Corruption as Culture: systemic perspectives

We have all been witness and an audience to the political theater on our screens, every single day since August the 16th.  Its been more thrilling than a Bollywood potboiler or a prime-time TV soap. Anna Hazare, a man of enormous integrity is still on a fast and frenetic back channel negotiations are going on, for a middle ground on the Ombudsman legislation. It has galvanized the nation into a national consciousness only seen during the Kargil conflict in 1999. There are very few issues that bind Indians together apart from Cricket, Bollywood, Faith and territorial conflicts, not necessarily in that order. There have been impassioned protests on the ground through out the nation,  and online movements on Facebook and Twitter, drumming up sentiments of curing the cancer of corruption once in for all. In my opinion, this has been India’s first post liberalization revolution.  The fuel is provided by the media and intelligentsia and the oxygen is the sheer sense of frustration on the part of the middle class in this war against graft. The cascade of corruption scandals has germinated a sentiment for change when they see multi billion dollar scams such as 2G and CWG.

An Ombudsman bill is a good beginning, this agitation is hopefully the beginning for a more aware electorate, which will do an entire generation of voters a whole lot of good, even if it is a minuscule minority of educated youth. Make no mistake, this movement is a middle class initiative. It is the middle class who cannot avoid corruption, for simple bureaucratic chores like getting a document or pension through a government office. The poor cannot pay, and stay the way they are, the rich treat corruption as an opportunity to hasten up their priorities.  This Jan Lok Pal legislation will be a source for fear factor in the minds of government workers, sword dangling above their heads. But it is the middle class too, who pay donation to get their children a seat in professional colleges and to settle a case with law enforcement, when ever they are deep trouble.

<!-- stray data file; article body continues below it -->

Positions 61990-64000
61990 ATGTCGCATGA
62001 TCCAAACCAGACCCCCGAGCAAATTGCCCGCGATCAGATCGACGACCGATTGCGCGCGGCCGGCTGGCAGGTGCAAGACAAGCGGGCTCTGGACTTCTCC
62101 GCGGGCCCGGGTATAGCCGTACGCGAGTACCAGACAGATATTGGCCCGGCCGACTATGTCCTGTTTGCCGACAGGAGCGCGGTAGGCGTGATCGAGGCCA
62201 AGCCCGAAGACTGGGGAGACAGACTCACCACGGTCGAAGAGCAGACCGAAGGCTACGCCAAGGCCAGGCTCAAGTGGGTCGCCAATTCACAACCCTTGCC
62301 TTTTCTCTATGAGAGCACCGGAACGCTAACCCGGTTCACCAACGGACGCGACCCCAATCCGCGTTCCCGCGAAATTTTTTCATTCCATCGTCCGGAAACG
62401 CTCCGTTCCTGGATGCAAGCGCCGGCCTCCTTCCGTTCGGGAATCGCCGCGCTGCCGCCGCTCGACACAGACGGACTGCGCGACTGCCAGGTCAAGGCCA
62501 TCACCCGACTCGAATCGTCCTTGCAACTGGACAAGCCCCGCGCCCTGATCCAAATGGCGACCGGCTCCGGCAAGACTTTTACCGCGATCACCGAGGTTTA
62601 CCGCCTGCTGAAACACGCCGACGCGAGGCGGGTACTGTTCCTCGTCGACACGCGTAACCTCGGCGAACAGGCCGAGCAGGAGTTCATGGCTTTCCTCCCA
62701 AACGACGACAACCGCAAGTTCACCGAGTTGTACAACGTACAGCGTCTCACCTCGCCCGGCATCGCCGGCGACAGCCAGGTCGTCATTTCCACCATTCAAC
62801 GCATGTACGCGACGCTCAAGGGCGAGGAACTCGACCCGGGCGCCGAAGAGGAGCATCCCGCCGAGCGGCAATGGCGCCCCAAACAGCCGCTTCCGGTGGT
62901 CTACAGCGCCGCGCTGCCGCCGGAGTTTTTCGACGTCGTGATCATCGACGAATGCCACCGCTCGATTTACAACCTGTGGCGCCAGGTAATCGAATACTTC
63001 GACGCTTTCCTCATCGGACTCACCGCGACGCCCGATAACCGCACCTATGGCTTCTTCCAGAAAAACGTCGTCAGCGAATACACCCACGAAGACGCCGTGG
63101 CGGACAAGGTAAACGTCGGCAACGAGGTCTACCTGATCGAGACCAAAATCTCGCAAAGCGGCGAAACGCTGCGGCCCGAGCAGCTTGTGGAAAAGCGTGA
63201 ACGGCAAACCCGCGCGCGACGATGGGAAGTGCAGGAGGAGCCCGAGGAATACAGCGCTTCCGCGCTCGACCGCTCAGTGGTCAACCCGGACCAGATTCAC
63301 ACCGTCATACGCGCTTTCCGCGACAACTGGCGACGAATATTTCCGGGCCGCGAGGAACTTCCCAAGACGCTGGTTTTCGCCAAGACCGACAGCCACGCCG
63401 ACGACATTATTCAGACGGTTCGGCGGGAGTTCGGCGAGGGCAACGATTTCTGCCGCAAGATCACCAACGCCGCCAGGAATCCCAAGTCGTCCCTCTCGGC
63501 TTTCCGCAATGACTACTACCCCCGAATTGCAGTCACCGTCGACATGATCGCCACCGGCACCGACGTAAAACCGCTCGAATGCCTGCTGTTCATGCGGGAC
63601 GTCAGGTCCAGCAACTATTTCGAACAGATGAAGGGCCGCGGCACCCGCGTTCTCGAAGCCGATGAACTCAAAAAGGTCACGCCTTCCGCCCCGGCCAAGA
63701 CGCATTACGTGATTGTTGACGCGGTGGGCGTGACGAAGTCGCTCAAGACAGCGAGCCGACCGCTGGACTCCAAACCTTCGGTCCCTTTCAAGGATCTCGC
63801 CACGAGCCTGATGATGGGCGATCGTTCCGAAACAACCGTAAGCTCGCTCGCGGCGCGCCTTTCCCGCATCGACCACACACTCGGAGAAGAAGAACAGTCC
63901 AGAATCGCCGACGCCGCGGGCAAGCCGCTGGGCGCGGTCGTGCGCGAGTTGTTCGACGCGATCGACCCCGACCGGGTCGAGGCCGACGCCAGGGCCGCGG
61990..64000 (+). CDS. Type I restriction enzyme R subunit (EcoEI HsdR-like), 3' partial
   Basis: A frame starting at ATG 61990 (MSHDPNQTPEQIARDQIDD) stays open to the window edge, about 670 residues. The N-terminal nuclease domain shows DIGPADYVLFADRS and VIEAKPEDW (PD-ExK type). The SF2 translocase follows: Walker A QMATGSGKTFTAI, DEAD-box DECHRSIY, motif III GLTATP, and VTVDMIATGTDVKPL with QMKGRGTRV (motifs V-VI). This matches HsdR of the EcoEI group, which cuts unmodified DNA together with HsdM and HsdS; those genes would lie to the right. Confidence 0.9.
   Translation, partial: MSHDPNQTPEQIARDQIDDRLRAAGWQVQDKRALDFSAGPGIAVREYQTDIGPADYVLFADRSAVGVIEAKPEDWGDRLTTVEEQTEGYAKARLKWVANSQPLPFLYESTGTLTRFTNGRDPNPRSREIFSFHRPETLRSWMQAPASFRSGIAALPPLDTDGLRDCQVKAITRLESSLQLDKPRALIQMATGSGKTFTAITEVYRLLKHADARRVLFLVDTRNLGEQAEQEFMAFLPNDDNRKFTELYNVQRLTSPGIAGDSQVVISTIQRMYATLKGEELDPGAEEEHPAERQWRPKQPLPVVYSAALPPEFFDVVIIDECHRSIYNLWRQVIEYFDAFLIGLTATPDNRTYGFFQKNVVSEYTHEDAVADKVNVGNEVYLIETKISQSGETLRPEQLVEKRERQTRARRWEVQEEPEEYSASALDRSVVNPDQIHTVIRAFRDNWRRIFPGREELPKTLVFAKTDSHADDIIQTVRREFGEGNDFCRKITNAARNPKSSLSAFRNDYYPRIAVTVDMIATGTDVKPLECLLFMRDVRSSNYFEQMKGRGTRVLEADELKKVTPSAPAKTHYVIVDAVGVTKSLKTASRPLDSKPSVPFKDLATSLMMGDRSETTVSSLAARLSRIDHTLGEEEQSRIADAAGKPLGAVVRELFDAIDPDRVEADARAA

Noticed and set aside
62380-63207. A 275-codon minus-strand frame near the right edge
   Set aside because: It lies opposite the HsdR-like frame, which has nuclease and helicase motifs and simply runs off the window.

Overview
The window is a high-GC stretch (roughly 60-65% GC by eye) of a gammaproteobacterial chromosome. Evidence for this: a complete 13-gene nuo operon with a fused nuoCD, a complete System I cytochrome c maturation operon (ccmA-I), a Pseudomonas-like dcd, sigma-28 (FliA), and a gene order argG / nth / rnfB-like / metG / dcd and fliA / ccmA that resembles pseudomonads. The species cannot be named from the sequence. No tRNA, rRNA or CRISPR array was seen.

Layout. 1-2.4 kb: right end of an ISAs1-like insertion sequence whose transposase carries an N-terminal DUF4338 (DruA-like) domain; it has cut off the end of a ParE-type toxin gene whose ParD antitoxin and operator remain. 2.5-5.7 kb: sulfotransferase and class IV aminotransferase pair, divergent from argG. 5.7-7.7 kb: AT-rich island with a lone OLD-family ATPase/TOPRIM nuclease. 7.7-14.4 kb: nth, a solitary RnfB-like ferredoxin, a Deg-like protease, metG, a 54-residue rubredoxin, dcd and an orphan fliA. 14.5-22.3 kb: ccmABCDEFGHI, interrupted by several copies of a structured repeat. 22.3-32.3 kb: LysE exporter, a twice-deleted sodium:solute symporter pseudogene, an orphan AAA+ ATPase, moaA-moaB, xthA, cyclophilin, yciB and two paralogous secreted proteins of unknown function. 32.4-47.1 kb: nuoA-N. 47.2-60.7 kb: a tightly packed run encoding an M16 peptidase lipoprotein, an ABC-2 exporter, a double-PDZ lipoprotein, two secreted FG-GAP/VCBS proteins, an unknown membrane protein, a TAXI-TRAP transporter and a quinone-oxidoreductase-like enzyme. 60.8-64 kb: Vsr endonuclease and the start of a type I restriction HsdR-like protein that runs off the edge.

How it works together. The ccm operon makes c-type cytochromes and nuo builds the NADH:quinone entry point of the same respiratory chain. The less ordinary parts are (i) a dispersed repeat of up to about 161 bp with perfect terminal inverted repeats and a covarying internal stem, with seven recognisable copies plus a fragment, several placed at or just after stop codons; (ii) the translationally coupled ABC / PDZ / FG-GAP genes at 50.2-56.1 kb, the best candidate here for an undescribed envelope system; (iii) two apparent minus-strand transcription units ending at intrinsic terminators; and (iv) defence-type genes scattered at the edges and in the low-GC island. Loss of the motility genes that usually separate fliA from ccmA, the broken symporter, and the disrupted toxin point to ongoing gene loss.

Corruption is cultural in India. Corruption is the modern day version of the ‘bakshish’ system. A culture of sycophancy and patronage taken be institutionalized and scientified.  Its a systematic malaise which has to be solved slowly from the roots via incentives and checks  & balances via policy innovations. The Public Distribution System  for food grains is a prime example. Remove the bottle neck as afar as where people can buy the grains from instead of a fixed shop and the motivation of the dealer undercutting the consumer will be done with. The Subsidy should be provided at the point of purchase.  Installing better systems to measure malpractices via fraud analytics is one approach. Nandan Nilekani, the Chairman of the Unique Identification Authority of India and Co-Founder of Infosys, pointed these aspects in his interviews to media outlets a few days back.  Laws in the books look pretty, but have to be implemented to make the system better. Corruption is behavioral in character; its up to people whether to pay a bribe or to go through the long cumbersome process. The Power is in our hands as the animation series – Captain Planet said.

Let us think beyond legislation, think strategically, think systemic. A law is good but this sentiment is gradually turning towards  anti governmentalism and regime change. Well, that’s another issue which will be decided at the ballot box in 2014 or earlier.  Lets change ourselves by not trying to pay or receiving the ‘box of sweets’ on a Deepawali or Dussehra first. My best wishes and prayers are with the brave people behind the Jan Lok Pal movement, it is a start, a start for reform-needed by a generation who need it the most.

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